Multimedia support across a local area network (LAN) and from USB is wide, which is useful. The set can play a variety of multimedia codecs and containers, including MKV, MOV, AVI and WMV files; audio playback covers WAV, FLAC, MP3 and WMA. If you don't run a NAS (network attached storage) drive on your network, then there's also the option to access content from Samsung cloud storage, although you'll need to set up a dedicated account for this.
Menu navigation is sprightly. The TV features a Quad Core processor, the same as that which debuted higher up Samsung's telly range last year. Consequently, everything is nicely responsive.
The Samsung H6400 delivers extremely good picture quality, given the price point of this set. There's a high level of detail evident in HD sources and overall colour vibrancy is high, no doubt thanks to a proprietary Wide Colour Enhancer Plus algorithm. Of the picture mode presets provided, we found Standard and Movie options offered good out-of-the-box performance.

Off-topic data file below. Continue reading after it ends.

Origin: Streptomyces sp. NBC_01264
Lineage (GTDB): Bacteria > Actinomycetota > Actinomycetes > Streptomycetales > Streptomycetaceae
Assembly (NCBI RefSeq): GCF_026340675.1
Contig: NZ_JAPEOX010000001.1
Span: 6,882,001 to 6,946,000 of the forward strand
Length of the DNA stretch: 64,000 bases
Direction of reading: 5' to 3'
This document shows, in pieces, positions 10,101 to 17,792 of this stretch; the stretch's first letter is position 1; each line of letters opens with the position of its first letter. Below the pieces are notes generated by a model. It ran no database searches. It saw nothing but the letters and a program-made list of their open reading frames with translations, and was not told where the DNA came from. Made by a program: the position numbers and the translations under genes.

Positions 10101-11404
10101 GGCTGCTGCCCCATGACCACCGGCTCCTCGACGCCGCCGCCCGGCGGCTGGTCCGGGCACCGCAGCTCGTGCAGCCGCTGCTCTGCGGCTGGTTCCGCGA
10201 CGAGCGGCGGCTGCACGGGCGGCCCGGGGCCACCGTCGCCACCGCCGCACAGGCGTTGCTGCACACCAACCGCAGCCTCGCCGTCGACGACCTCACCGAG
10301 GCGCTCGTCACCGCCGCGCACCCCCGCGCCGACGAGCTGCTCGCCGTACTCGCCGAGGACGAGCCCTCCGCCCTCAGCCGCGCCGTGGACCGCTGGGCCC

The H6400 also has an LED edge lighting system which actively illuminates the screen for increased contrast. Dark scenes are rendered smooth without light pooling in corners, while dark shadows are free of pixel noise and blotchiness. It's a good result, although there's no fancy local dimming at work here, so blacks aren't pitch. They are convincing enough, particularly when viewed in room with some ambient light, which amplifies subjective black depth.